In this article we will discuss about the Processing of Shrimps: - A. Preservation on Board B. Shrimp Handling on Shore.
On sea, shrimps are frozen in cold brine or a solution of sugar and salt. This is done by air blast freezing or by plate freezing. Cooked as well as raw, whole shrimp can be frozen in a plate freezer, but immersion freezing of cooked shrimp cannot be done as the thawed shrimp are difficult to peel. Improved glaze on the shrimp can be obtained by freezing in sugar and salt solution.
The frozen shrimp can be stored at sea at -30°C and transferred to shore cold storage on arrival at the port, or thawed immediately for further processing.
Immediately after catching, cooking helps to retain the best flavour and texture. However, if the product gets contaminated after cooking, food poisoning bacteria can grow rapidly on it. To reduce such risk of poisoning, the cooked shrimp should be frozen on board immediately.
The whole shrimp, after sorting and washing, are packed in ice in shallow boxes. In the box successive layers of crushed ice and shrimps are placed till it is fully packed. Subsequently, for best result the iced shrimp should be processed on shore within 2 days of capture.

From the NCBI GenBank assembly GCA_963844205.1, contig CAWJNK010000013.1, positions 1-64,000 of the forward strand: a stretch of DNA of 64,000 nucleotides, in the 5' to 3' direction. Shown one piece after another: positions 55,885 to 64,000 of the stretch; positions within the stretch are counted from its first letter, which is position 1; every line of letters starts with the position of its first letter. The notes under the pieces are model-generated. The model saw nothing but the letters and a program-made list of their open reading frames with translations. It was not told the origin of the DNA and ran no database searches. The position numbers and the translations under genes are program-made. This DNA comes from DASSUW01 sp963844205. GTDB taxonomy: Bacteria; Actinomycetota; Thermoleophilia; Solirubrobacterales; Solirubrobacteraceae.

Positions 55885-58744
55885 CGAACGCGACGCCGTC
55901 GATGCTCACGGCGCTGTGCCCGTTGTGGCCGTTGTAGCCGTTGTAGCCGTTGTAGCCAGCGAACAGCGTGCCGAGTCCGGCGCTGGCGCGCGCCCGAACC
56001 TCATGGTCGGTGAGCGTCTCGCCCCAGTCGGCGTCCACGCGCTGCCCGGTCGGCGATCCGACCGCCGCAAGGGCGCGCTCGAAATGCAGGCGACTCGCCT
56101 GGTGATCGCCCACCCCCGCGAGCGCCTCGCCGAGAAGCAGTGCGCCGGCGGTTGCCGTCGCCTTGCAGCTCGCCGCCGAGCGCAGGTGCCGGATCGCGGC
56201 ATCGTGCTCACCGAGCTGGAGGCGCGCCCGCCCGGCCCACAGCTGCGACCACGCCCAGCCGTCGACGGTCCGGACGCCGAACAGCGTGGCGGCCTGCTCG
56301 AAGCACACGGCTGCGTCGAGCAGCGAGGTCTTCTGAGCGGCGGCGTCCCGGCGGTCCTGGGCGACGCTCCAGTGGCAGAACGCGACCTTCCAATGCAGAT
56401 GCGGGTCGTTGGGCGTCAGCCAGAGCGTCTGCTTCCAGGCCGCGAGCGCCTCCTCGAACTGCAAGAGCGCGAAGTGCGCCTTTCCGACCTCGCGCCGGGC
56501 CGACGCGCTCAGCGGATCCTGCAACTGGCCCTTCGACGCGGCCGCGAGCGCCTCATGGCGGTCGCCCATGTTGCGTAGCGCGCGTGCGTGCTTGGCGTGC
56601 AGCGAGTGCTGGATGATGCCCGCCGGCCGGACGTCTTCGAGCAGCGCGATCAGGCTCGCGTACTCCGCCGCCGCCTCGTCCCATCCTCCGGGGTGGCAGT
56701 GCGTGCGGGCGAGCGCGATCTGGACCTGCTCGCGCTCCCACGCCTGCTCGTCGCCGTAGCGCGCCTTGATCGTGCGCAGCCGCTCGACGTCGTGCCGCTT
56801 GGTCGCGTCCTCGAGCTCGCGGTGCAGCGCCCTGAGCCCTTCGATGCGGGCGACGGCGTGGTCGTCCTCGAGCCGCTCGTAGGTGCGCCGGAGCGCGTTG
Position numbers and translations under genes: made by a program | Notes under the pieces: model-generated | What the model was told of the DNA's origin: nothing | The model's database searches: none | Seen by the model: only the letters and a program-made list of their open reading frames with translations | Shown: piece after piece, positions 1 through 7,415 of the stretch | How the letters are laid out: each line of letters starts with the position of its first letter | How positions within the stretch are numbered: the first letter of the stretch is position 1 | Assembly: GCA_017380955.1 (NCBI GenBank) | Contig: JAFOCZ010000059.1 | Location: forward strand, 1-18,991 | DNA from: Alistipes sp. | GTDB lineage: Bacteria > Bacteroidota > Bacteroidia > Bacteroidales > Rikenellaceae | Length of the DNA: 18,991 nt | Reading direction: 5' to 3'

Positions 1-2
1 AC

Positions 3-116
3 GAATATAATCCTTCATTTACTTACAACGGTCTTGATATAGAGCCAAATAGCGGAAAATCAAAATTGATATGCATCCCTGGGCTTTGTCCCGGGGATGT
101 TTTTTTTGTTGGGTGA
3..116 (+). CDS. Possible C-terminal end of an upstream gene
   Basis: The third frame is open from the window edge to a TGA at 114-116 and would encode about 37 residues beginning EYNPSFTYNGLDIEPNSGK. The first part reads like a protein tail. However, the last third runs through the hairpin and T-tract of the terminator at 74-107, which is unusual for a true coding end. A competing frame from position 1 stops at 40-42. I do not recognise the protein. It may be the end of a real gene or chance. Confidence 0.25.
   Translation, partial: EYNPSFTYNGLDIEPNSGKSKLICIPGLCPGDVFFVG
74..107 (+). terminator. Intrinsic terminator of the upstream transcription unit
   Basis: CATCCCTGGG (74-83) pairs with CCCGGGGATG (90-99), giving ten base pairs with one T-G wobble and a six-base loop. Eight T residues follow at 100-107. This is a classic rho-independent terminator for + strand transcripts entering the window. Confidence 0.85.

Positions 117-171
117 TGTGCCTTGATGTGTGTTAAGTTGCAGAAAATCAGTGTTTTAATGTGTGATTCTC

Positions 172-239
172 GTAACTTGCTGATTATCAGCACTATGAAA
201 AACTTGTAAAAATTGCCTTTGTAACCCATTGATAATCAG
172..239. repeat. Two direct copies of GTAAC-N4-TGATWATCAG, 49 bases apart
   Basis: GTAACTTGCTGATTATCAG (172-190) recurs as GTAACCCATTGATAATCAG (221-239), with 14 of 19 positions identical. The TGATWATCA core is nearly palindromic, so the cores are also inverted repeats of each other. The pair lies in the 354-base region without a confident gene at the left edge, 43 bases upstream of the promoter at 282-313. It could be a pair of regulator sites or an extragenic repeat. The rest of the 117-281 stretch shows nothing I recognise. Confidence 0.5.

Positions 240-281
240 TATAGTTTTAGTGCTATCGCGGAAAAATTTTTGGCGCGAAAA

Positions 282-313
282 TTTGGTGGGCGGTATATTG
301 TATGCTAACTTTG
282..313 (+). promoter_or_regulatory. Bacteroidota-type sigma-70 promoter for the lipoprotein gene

Whole raw shrimps on landing should be processed in factories without wasting much time.
(a) Thawing of Frozen Whole Shrimp:
Blocks of whole shrimp frozen at sea, when brought to shore are thawed in air or water. The thawed strimps can then be processed further.
(b) Size Grading:
Whole raw shrimp in the factory are first graded for size. The bigger sized shrimps are mechanically peeled. Small shrimps are uneconomical to peel and are discarded. They are chopped and used as raw material for various products.
The shells of the shrimps are normally peeled by hand. Peeling machines are now available commercially which can handle deep water shrimp. The shrimps are beheaded the shell is split along the back and then pulled out from the meats. A small incision is done on the dorsal side to remove the digestive tract.
Particular attention is to be paid to hygiene and sanitation. Regular bacteriological control is essential for this type of product. Care should be taken at the time of peeling process, particularly hand peeling.
Workers should clean their hand frequently and all working surfaces must be kept clean. To keep down contamination, chlorinated water should be used and the shrimp should be kept cool throughout the process. Machine peeling, however, results in far less re-contamination.
Cooking of shrimp provides a product that is ready to eat. Cooking, prior to peeling, is also done to loosen the meat in the shell, so that peeling becomes easy.
Water containing 3-5 per cent salt is used with a ratio of 1 kg shrimp to 20 litres of water. Use of stronger brines can cause discolouration. The boiling time should be such so as to develop fully the flavour and texture of the shrimp meat. Overcooking would destroy the flavour and result in loss of weight.